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Former Jaguars TE Brady: Learning position quickly will be ‘tall task’ for Tebow

Tight end Kyle Brady of the Jacksonville Jaguars runs with the football during a game against the Pittsburgh Steelers at Three Rivers Stadium on November 19, 2000 in Pittsburgh, Pennsylvania. The Jaguars defeated the Steelers 34-24. (Photo by George Gojkovich/Getty Images) (George Gojkovich, 2000 George Gojkovich)

JACKSONVILLE, Fla. – Kyle Brady spent his entire football career playing the tight end position.

Tim Tebow is trying to pick it up in roughly three months.

Can such a challenging move be done? What will be the easiest and most challenging things for Tebow to learn as he tries to make the Jaguars roster after last playing in an NFL regular-season game in 2012?

We asked Brady.

Brady was the ninth overall pick by the Jets in 1995 and spent four seasons there before signing with the Jaguars in 1999. He played tight end growing up and was Pennsylvania’s Gatorade Player of the Year in 1989 at Cedar Cliff High School.

Brady’s vantage point on Tebow’s return to the NFL at a new position more than eight years after he last played a regular-season game — it’s going to be a challenge.

Tebow has several things working for him, Brady said. He’ll be a great locker room presence. He’s a competitor. And Tebow played quarterback, arguably the most challenging position in sports, so his mental aspect of the game is going to help.

The greatest challenge in moving to the tight end position for Tebow — picking up the nuances of the position roughly two months before training camp starts. Even though the other five tight ends on Jacksonville’s roster aren’t exceptional pass catchers, Brady said the head start that NFL tight ends have over a newcomer is substantial.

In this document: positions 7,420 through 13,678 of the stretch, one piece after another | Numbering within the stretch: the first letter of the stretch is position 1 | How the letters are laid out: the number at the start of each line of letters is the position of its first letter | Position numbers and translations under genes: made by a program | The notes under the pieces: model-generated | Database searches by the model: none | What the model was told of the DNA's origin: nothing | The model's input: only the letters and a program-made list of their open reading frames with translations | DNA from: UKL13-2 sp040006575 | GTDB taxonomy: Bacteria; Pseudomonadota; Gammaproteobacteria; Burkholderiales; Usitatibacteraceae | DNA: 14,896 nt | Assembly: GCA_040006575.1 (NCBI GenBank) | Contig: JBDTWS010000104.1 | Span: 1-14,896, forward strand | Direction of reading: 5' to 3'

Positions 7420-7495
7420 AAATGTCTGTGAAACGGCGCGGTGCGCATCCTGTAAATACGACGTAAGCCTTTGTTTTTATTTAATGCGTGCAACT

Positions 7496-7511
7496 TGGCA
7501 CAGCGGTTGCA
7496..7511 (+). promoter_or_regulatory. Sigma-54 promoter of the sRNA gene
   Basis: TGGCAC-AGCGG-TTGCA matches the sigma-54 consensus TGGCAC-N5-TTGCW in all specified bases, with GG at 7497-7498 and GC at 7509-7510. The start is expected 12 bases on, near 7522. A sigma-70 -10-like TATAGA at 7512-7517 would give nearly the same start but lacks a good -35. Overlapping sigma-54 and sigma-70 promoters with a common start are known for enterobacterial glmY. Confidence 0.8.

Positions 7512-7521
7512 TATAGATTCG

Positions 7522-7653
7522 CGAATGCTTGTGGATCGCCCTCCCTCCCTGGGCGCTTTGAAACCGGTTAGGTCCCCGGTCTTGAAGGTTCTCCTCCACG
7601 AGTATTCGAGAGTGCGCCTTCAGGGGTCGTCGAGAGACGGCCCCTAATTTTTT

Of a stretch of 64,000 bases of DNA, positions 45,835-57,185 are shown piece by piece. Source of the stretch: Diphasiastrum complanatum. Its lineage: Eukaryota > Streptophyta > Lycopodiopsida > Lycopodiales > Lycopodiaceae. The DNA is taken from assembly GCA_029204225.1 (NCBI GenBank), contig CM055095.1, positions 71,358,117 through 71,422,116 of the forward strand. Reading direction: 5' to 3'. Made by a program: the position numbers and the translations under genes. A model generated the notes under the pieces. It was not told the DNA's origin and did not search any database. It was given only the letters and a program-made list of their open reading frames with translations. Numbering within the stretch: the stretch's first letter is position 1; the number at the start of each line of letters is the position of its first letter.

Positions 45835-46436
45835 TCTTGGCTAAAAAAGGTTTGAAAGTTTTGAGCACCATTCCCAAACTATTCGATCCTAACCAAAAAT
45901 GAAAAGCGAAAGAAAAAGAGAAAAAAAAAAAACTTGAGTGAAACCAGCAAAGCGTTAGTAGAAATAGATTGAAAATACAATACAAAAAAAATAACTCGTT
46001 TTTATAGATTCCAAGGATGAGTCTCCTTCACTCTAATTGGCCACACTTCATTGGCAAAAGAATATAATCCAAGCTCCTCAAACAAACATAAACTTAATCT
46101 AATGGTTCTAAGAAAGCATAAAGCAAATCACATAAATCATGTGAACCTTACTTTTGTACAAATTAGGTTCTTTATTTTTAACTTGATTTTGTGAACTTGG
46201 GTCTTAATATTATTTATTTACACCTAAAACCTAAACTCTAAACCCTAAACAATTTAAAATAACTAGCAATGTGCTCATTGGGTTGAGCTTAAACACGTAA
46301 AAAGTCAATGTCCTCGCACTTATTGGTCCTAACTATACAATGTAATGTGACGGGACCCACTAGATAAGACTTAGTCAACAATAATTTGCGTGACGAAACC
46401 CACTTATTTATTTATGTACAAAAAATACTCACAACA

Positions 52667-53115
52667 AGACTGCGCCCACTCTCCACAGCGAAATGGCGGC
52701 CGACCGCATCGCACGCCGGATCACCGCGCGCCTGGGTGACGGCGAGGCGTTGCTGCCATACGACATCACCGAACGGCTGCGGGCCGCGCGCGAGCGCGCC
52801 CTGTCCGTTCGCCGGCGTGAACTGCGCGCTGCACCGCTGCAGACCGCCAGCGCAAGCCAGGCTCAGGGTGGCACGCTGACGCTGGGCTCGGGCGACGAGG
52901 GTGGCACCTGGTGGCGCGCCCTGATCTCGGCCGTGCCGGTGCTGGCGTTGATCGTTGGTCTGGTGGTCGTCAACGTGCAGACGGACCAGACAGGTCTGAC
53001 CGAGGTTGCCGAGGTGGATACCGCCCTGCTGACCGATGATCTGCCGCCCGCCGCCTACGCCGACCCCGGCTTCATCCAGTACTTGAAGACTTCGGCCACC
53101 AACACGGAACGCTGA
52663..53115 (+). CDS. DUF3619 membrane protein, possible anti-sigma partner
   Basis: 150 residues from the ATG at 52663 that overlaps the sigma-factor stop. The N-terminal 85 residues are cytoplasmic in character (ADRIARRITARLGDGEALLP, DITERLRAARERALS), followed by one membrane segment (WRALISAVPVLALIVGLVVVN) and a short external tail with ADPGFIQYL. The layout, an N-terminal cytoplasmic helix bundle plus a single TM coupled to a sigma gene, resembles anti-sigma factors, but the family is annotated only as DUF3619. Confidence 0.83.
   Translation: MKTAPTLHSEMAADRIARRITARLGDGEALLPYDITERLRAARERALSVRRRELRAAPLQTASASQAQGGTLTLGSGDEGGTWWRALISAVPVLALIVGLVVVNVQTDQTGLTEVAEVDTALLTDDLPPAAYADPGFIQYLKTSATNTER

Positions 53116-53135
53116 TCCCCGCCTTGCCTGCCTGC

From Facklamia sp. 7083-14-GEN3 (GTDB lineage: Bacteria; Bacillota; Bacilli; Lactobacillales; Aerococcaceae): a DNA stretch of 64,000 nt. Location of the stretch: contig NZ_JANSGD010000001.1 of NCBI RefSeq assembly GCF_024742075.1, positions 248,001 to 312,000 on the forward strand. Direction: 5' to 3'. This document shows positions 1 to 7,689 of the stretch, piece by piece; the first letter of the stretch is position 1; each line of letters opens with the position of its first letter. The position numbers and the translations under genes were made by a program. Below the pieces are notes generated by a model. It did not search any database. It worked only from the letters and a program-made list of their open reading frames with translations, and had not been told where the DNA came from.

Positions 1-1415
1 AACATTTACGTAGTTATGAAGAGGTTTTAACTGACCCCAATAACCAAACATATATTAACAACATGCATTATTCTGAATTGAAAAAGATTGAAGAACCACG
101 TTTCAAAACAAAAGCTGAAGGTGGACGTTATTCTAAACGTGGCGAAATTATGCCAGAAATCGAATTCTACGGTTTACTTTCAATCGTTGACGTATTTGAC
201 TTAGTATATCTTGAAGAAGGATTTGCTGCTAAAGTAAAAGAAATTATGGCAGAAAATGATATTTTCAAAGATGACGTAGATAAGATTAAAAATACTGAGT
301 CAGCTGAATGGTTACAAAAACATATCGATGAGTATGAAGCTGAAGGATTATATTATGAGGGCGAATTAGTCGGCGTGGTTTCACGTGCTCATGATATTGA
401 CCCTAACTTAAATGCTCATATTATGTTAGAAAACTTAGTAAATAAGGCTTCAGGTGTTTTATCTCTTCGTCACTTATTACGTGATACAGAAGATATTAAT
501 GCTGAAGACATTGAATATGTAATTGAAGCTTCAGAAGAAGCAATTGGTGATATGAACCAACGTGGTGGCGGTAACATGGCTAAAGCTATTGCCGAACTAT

Most players have been playing tight end or positions where they line up in the box, like on the offensive or defensive line, since Pop Warner.

“By far the physical [demands],” Brady said of the most challenging aspect of switching positions. “I mean, and it’s by no means a discredit to the kind of shape I’m sure he’s going to be in, and the preparation he’s going to be into being physically prepared to meet the demands of the position.”

Brady said Tebow’s experience as a quarterback will be beneficial in several aspects of his move to tight end.

A quarterback has to read a defense before the snap and then make multiple reads once the ball is snapped. Those decisions are intricate and complex. Multiple scenarios need to be analyzed and deciphered in real-time.

“As a quarterback, he’s trained and understanding everything possible about defenses, looks, box looks and defensive backfield looks and understanding what the defense is trying to do to you. Blitzes, things like that, and where blitzes are coming from, pressure and what that means,” Brady said. “So, that’ll be the easiest portion of transition for Tim. The kind of the mental or intellectual aspect of the game should really actually slow down.”

As a tight end, those reads are naturally far less complicated, Brady said. With so many blocking tight ends on the roster — free-agent signee Chris Manhertz and draft pick Luke Farrell — Tebow is likely viewed as a more impactful player as a pass-catcher. But he’ll still need to learn how to run routes and block.

“There’s so many movements that take years and years to perfect. They become muscle memory. They need to be muscle memory by the time you get to the professional ranks. And if they’re not, it’s a pretty tough spot,” Brady said. “… And he’s got the athleticism for it. It’s just a matter of whether he can master those skills in such a short period of time, in such a condensed space of time, that it’s quite a tall task.”

About the Author:

Justin Barney joined News4Jax in February 2019, but he’s been covering sports on the First Coast for more than 20 years.